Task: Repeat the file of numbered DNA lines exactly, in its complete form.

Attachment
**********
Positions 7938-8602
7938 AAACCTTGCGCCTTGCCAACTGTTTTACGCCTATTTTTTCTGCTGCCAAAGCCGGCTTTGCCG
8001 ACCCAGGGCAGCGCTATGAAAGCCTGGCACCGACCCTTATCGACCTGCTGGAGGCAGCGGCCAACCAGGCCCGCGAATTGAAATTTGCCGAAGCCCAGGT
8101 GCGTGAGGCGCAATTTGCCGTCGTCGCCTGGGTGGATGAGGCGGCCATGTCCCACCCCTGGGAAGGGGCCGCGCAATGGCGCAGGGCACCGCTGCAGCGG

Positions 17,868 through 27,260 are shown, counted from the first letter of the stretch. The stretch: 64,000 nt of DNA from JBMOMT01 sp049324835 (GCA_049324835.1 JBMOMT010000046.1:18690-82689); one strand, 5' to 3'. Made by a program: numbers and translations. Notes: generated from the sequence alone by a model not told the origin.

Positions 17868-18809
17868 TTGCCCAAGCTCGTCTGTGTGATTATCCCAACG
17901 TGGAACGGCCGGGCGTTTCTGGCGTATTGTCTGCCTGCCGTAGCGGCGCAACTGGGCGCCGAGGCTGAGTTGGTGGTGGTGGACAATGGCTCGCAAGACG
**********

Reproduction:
Positions 7938-8602
7938 AAACCTTGCGCCTTGCCAACTGTTTTACGCCTATTTTTTCTGCTGCCAAAGCCGGCTTTGCCG
8001 ACCCAGGGCAGCGCTATGAAAGCCTGGCACCGACCCTTATCGACCTGCTGGAGGCAGCGGCCAACCAGGCCCGCGAATTGAAATTTGCCGAAGCCCAGGT
8101 GCGTGAGGCGCAATTTGCCGTCGTCGCCTGGGTGGATGAGGCGGCCATGTCCCACCCCTGGGAAGGGGCCGCGCAATGGCGCAGGGCACCGCTGCAGCGG

Positions 17,868 through 27,260 are shown, counted from the first letter of the stretch. The stretch: 64,000 nt of DNA from JBMOMT01 sp049324835 (GCA_049324835.1 JBMOMT010000046.1:18690-82689); one strand, 5' to 3'. Made by a program: numbers and translations. Notes: generated from the sequence alone by a model not told the origin.

Positions 17868-18809
17868 TTGCCCAAGCTCGTCTGTGTGATTATCCCAACG
17901 TGGAACGGCCGGGCGTTTCTGGCGTATTGTCTGCCTGCCGTAGCGGCGCAACTGGGCGCCGAGGCTGAGTTGGTGGTGGTGGACAATGGCTCGCAAGACG